Apple Pay is becoming much more useful in Canada, as the mobile payment system welcomes the partnership of all five major banks.
The mobile payment system allows customers to upload credit and debit card information to their smartphones and use it at stores and restaurants to make purchases of up to $100.
Royal Bank and CIBC customers, as well as holders of Canadian Tire Bank and ATB Financial MasterCards, were able to use Apple Pay as of Tuesday.
TD Bank says it will be making the service available for Interac and Visa cards in the coming weeks.
The Bank of Montreal and Scotiabank have indicated they will roll out Apple Pay in the coming months.
The system launched in the U.S. in 2014 and in Canada late last year, but hasn't had much pickup because the big banks had been reluctant to sign up. Apple Pay used to only work with non-bank American Express cards, which are rare in Canada.
The company took that tack specifically because Amex is both the card issuer and payment processor, and thus easier to co-ordinate. Visa and MasterCard typically offer cards tied to financial institutions.
Compatible with iPhone 6
Apple Pay is available with the various iPhone 6 iterations and iPhone SE in compatible apps and stores.
Apple Watch (paired with iPhone 5 or later) works in stores, and four different iPads (Pro, Air 2, mini 4, mini 3) work in apps only.
Processing payments firm Moneris said in a statement that twenty-five per cent of its transactions are through contactless cards or devices — a number that has doubled year over year.
McDonald's, Tim Hortons ready
"With the support of two of the largest banks in Canada, BMO Financial Group and Royal Bank of Canada (RBC), consumer adoption of Apple Pay is expected to increase significantly," the statement said. "Many of Moneris's largest customers, including McDonald's Restaurants of Canada Limited, are 100 per cent contactless enabled and ready to accept Apple Pay."
London Drugs, Tim Hortons, Canadian Tire, Petro-Canada, and Pizza Hut are among the stores ready for Apple Pay, according to Apple's website.
Among the places where Apple Pay is "coming soon" include Air Canada, Pizza Pizza and the Toronto Transit Commission.
Apps that accept Apple Pay include Delta, Groupon, Kickstarter, Ticketmaster and Starbucks.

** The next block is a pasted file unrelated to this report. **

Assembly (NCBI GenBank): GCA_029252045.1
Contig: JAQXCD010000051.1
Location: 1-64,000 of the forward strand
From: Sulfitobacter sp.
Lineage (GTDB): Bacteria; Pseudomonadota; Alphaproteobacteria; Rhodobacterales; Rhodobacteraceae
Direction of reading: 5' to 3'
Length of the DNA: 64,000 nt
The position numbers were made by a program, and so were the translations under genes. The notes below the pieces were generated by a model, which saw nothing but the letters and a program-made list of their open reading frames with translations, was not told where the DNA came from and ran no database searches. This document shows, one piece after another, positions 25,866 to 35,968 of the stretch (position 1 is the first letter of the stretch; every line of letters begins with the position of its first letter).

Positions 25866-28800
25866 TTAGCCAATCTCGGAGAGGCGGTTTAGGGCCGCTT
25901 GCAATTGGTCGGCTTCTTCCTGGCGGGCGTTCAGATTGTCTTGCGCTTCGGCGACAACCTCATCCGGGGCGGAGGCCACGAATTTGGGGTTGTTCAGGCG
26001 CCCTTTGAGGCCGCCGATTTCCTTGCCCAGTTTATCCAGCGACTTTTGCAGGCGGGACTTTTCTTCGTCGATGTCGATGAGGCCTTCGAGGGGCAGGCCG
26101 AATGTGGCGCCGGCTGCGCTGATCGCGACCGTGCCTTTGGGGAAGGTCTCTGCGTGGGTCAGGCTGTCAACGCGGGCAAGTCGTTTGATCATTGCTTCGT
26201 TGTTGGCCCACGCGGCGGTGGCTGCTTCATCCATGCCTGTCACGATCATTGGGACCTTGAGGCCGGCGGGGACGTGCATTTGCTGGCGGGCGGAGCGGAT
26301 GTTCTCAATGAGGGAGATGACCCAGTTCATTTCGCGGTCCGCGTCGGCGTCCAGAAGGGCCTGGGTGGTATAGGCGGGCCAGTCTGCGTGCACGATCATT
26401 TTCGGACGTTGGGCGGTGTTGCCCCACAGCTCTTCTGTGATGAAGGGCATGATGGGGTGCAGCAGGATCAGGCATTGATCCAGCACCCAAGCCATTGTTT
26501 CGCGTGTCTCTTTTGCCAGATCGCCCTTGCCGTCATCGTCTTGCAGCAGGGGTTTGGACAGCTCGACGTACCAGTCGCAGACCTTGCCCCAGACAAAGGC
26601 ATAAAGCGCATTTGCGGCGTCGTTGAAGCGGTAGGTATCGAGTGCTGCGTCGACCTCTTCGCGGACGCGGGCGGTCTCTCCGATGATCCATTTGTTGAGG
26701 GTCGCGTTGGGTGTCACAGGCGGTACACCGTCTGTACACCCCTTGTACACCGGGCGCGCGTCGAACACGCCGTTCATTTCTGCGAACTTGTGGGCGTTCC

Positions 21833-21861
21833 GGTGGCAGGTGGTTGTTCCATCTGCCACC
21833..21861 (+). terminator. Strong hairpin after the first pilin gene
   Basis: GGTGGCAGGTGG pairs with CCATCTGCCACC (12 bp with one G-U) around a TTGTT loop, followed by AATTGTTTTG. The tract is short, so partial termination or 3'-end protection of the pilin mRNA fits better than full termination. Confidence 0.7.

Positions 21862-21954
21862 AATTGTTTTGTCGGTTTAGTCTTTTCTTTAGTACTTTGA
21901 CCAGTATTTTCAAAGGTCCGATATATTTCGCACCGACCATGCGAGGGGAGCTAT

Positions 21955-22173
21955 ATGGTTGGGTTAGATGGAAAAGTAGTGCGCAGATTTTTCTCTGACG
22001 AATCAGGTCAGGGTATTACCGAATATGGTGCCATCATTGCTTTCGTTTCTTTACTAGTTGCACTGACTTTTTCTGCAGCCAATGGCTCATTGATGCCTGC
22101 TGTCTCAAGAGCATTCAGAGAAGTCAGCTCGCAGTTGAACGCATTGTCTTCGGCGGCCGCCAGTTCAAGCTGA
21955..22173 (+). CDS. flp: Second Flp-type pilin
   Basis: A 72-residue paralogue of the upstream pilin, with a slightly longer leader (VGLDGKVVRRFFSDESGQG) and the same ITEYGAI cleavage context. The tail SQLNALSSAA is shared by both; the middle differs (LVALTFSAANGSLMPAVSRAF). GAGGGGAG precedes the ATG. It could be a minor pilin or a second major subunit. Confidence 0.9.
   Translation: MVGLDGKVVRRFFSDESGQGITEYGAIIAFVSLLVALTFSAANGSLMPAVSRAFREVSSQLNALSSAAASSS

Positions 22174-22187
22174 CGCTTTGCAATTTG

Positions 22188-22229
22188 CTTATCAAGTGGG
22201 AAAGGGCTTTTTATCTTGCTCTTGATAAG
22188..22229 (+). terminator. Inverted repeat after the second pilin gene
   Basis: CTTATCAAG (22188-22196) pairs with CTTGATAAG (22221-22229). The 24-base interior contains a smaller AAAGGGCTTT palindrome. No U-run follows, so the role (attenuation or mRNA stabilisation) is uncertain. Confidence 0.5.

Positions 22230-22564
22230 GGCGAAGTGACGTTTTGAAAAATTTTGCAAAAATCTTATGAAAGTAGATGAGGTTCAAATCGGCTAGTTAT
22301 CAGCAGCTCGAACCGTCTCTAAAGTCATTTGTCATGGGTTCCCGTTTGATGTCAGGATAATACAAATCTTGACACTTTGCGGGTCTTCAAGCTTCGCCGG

Businesses that accept Apple Pay can also receive "added visibility" on Apple's map app.
Neil Bearse, director of marketing at Queen's University's Smith School of Business, said the roll-out has been "less magical and revolutionary" than Apple had once promised.
"The issue is that when you go to a gas station or a convenience store and it doesn't work or the person behind the cash register doesn't even know what Apple Pay is, that's when you run into hurdles," he said. "When you're trying to disrupt something that's as much of a habit as reaching for your actual physical wallet and paying with a plastic credit card, you need to be sure that your users are going to be confident enough that it's going to work."
That said, he thinks it has the potential to succeed, allowing many people to leave their wallets at home and using a phone that is harder to steal from than a typical debit or credit card.
"If it catches on, it is a leap forward in terms of making payment both easier and more secure."
The technology works in a way that should allow people to use Apple Pay and competitors Samsung Pay or Google Wallet anywhere where tap is available, Bearse said.
Canadians accustomed to tap
Avinash Chidambaram, vice-president of product and platform development at Interac, says he expects Canadians to embrace the technology quickly and readily.
When Apple Pay launched in the United States, contactless payments were a new phenomenon for shoppers, and it took some time for them to adjust their payment habits.
Canadians, on the other hand, are already used to paying with a tap because the technology was introduced into credit and debit cards some time ago, Chidambaram says.
"[In Canada] you can find contactless flash terminals at virtually any merchant that you want to shop at," says Chidambaram.
"Whereas in the U.S. they're just starting that process of converting their magnetic stripe [cards] to chip-and-pin and